Female Figures Empower Women at the 2018 Cannes Film Festival

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Illustration by Joanna Lee | Staff Illustrator

Carmiya Baskin
Staff Writer

The Cannes Film Festival is an international film festival that previews new movies from various genres with the aim of promoting the film industry and raising awareness of international cinema. Since its founding in 1946, the festival has selected 1,866 films directed by men, but only 82 movies directed by women were entered into the competition. Unfortunately, despite the significance of movements like #TimesUp and #MeToo, problems of gender inequity and sexual harassment remain rampant both in the entertainment industry and in the lives of working class citizens.

To protest these issues, 82 women who attended the film festival marched up the steps of the Palais des Festivals, where the festival was held, on May 12, 2018. This walkout was necessary and significant due to the recent sexual assault reports against numerous men in Hollywood.

The rally was led by current President of the Jury, Cate Blanchett, who was joined by actresses like Kristen Stewart and Salma Hayek. Groups such as 5050 by 2020, an organization promoting equality and leadership for marginalized people in Hollywood, and TimesUp helped organize the demonstration as well.

The lack of female representation in the festival’s competition shows how the entertainment industry continues to favor old, white, and male filmmakers and denies a space for female filmmakers and other marginalized groups. As Blanchett said during the protest on the red carpet, “women are not a minority in the world, yet the current state of the industry says otherwise.” Women deserve to be recognized and appreciated, yet this remains difficult when blatant forms of sexism still occur.

Kristen Stewart also demonstrated resistance to the festival’s sexist culture by removing her heels while on the red carpet, breaking one of the festival’s major dress code rules. In an interview with the Hollywood Reporter, she said, “if you’re not asking guys to wear heels and a dress, you cannot ask me either.” This rejection of stereotypical, sexist gender roles allows women to exercise agency over their bodies while emphasizing the importance of gender equality.

In addition, many of the sexual harassment allegations against Harvey Weinstein, for instance, are thought to have occurred at the Cannes Festival in years past. This emphasizes the pertinence of the protest. This year, to create a safer environment and discourage harassment, the festival has introduced a sexual assault hotline for attendees to report instances of harassment or abuse. Together, the march and the hotline provide support for women worldwide, mainly in the entertainment industry, who have faced sexual abuse.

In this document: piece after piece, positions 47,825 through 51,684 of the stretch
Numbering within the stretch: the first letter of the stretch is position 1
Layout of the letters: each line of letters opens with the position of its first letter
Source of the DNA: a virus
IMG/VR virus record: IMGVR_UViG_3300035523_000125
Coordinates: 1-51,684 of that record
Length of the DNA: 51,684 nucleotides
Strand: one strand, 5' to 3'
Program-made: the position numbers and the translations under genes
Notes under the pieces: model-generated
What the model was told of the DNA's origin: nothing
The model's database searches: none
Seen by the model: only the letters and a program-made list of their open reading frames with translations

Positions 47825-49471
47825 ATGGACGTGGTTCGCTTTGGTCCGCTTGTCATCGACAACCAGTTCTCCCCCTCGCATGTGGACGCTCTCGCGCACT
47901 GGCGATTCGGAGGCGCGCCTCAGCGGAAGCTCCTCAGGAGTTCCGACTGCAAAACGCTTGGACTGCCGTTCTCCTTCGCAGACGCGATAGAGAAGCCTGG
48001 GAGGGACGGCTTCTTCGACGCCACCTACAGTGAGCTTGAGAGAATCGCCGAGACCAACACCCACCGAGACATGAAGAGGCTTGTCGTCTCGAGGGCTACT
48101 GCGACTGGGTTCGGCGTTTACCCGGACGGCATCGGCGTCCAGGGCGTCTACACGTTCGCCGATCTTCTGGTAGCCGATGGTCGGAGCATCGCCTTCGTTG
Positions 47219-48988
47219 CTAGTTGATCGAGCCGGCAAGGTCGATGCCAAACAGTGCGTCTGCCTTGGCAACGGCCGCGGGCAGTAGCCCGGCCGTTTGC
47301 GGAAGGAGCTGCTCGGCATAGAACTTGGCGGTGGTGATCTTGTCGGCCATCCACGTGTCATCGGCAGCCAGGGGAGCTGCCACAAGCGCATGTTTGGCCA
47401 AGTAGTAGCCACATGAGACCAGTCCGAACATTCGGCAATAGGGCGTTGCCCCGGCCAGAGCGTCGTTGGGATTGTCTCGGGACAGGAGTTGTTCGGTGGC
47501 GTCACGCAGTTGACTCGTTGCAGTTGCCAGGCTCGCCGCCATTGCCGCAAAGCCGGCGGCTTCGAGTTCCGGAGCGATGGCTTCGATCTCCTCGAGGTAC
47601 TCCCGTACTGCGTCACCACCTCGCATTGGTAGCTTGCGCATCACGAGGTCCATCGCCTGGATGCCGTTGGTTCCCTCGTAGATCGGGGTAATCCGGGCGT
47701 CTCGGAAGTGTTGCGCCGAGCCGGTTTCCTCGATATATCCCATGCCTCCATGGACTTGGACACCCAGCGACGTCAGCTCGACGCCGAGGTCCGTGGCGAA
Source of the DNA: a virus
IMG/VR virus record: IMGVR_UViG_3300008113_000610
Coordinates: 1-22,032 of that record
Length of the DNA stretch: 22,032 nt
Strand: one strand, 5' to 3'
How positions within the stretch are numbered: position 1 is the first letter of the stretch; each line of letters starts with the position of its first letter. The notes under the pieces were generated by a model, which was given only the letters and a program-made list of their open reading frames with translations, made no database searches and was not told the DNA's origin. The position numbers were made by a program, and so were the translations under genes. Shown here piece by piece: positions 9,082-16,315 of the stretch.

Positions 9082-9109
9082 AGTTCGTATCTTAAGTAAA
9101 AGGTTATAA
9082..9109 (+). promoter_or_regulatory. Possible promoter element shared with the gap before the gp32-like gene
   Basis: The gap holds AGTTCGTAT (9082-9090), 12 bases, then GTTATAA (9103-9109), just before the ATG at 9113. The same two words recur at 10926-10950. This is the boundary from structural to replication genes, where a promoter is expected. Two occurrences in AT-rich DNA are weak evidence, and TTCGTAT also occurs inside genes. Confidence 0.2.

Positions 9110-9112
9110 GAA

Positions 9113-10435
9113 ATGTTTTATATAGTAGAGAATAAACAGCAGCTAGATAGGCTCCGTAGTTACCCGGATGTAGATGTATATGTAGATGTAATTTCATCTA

However, while these celebrities have the power to shift policies and ideologies towards equality and justice, it has been argued that their elite positions in society may limit the movement to only benefit privileged individuals. Because white, upper class women do not experience the same discrimination that people of color and working class women do, they argue that they are unable to accurately represent these people’s struggles.

Furthermore, high status individuals only possess multiple platforms to promote their fight due to a long history of marginalized people who have stood up and suffered before them. Essentially, it should not take a group of celebrities making a statement for citizens to resist oppression, as many people already accomplish this at the grassroots level.

That being said, social activism is significant regardless of what form it takes. Privileged figures like Blanchett and Stewart serve as role models for their audiences. Their involvement in these movements helps raise awareness and encourages discussion on historically taboo topics like sexual assault.

Additionally, at the rally, there were older women, such as French film director, Agnès Varda, and women of color like American movie producer and director, Ava DuVernay, who created a more powerfully inclusive environment.

Blanchett even acknowledged the fact that all women at the protest face unique challenges given their multiple identities. Although she refrained from explicitly stating what these struggles were, the absence of movies recognized and directed by women of color and other minority groups exposes the persisting discriminatory nature of the Cannes Film Festival and Hollywood as a whole.

In essence, the protest at the Cannes Film Festival remained exclusive in its representation of elite women in the entertainment industry, yet it ultimately encouraged equality, justice, and an end to sexual assault for all.

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